What you could do is look at some freeware sample editors, surely Audacity has a crappy resampler algo available?
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Re: sample rates in low bit samplers

Postby piRoN » Mon Apr 11, 2011 3:10 am

Wavosaur gives a large variety of resampling algos, including a "none" option which does nearest-sample conversion. Good fun to run stuff through 3-4 conversions of arbitrary sample rates.
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Re: sample rates in low bit samplers

Postby RyanC » Mon Apr 11, 2011 7:00 am

madtheory wrote:It was never originally downloadable. I think I might have it, but it's on a floppy with the sampler at a friend's studio so the chances of going to the trouble of copying the floppy etc. are slim, because it's copy protected and needs a DOS utility to make copies. PITA.

Ahh, I didn't realize that it was never made available and remained copy protected when the 2000 version was released. Maybe I'll ask the kind folks over at the TX16W yahoo group if someone might have a copy readily on hand. I was hoping it might have been part of a TX16W disk lot that a fellow offered here a couple months back, but I never heard back from him.

madtheory wrote:What you could do is look at some freeware sample editors, surely Audacity has a crappy resampler algo available?

piRoN wrote:Wavosaur gives a large variety of resampling algos, including a "none" option which does nearest-sample conversion. Good fun to run stuff through 3-4 conversions of arbitrary sample rates.

I haven't considered software options as I'm trying out a modest all-hardware approach, but I may make an exception after I try the resampling in each of those editors. Thanks for the heads up!
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Re: sample rates in low bit samplers

Postby colmon » Mon Apr 23, 2012 6:37 am

RyanC wrote:
madtheory wrote:Some resampling algorithms will implement a filter, some won't. For example, when Typhoon was upgraded to the 2000 version, they put in a filter for the resampling so it sounded cleaner. I stopped using that feature :)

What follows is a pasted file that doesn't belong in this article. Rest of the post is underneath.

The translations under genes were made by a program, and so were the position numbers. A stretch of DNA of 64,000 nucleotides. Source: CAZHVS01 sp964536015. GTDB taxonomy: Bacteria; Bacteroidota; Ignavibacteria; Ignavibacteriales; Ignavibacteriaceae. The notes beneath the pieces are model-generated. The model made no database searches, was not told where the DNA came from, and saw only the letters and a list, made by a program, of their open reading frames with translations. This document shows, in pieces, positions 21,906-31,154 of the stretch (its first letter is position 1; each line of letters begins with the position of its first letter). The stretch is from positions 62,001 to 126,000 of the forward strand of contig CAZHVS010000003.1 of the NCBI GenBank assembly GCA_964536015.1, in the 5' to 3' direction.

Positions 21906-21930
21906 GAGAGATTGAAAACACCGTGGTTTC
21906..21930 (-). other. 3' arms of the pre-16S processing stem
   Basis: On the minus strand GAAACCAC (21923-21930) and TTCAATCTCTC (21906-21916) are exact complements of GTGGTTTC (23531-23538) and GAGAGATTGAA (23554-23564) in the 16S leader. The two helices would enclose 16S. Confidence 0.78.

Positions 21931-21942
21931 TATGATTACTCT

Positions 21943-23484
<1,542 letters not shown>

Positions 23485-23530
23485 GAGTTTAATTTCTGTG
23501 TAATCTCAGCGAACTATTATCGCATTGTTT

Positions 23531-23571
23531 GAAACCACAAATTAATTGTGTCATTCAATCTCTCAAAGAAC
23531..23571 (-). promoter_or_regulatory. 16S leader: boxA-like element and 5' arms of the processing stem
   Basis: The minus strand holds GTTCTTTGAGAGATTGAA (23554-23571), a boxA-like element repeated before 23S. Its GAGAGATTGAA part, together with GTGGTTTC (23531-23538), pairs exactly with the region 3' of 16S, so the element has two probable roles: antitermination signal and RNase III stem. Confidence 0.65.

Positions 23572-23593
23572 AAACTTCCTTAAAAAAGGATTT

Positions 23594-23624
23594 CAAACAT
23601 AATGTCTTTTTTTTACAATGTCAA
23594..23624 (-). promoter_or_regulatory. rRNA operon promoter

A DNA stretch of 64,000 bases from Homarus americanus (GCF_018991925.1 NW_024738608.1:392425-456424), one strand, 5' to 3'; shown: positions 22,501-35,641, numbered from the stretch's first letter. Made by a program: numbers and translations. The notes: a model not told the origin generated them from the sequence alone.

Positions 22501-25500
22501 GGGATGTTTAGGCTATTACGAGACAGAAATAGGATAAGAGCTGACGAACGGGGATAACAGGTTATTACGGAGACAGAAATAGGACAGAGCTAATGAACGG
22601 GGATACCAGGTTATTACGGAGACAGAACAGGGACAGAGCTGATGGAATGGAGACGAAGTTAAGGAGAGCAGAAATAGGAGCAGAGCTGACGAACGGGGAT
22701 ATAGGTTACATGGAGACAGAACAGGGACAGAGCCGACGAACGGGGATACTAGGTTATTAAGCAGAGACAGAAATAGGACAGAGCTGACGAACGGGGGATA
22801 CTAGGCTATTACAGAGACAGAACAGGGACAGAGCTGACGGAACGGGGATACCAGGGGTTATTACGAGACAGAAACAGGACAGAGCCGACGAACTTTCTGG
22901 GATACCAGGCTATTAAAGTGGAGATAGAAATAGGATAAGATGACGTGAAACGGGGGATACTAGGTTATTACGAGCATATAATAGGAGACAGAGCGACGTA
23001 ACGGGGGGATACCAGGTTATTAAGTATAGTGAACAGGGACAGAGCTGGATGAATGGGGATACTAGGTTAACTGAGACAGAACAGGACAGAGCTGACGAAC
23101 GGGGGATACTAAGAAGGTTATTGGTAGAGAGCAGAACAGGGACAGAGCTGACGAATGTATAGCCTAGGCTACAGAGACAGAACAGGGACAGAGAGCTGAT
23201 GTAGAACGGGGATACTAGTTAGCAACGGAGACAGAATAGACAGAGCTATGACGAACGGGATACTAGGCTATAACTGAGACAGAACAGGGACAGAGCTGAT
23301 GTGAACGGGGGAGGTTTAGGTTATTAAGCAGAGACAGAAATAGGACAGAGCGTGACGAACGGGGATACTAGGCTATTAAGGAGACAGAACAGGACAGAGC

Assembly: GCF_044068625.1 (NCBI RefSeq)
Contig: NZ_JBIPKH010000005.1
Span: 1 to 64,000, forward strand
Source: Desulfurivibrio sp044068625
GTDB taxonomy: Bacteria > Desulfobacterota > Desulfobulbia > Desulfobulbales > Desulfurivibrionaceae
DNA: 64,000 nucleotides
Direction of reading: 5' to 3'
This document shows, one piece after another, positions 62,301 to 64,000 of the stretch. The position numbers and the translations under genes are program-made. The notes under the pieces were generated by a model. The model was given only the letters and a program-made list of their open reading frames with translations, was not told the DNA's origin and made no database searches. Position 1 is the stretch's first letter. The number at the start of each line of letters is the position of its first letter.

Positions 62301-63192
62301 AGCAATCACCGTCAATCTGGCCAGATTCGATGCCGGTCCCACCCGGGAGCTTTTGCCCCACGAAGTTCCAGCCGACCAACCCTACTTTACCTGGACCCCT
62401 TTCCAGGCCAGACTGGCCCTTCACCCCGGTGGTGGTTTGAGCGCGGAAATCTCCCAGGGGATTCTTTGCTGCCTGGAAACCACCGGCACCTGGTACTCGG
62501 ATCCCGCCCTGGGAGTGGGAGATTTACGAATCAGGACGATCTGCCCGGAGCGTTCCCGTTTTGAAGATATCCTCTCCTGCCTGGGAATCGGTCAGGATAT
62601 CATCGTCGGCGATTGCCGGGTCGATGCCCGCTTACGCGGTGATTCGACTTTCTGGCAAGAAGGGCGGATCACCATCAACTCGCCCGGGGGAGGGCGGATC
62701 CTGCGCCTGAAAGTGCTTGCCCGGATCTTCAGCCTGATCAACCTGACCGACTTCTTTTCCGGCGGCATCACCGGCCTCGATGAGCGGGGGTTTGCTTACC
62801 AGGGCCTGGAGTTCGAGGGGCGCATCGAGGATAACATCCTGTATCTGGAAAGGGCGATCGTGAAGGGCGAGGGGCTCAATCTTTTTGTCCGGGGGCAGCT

Does anyone know if the earlier 1.0 version of Typhoon is available to download anywhere?

I've searched high and low, or at least what's seemed like it, and I've not had any success in tracking it down. I prefer low sample rates to lack filtering and would love to have the resampling on the TX16W be filter-free. After resampling a sound in Typhoon 2000, applying Emph+ in an attempt to compensate for the filter can really only go so far. =\


I actually found a disk of the og typhoon 1.0 os amongst some other disks and was curious about this so tried out the resampling function. You're honestly not missing out on much that you can't recreate on any random sample rate conversion software. The real grit and gristle in this machine comes from transposing samples imo, particularly at the lower sample rates. There's definitely some low pass filtering going on when transposing down though, I think this contributes to the dark sound of the sampler as much as it's dac on the way out. I find using one of the high pass filters as opposed to the emphasis function (which can introduce clipping) helps accentuate the effect. And of course it's entirely source dependent, I've found pitching harmonically rich stuff like guitars can end up sounding pretty terrible. Skipping out the adc on the way in via midi sample dump can also contribute to a brighter crunch -- which reminds me, does anybody know of a Mac OSX software dithering thing to dither samples down to 12bit? Everything I've tried thus far goes straight from 16 to 8...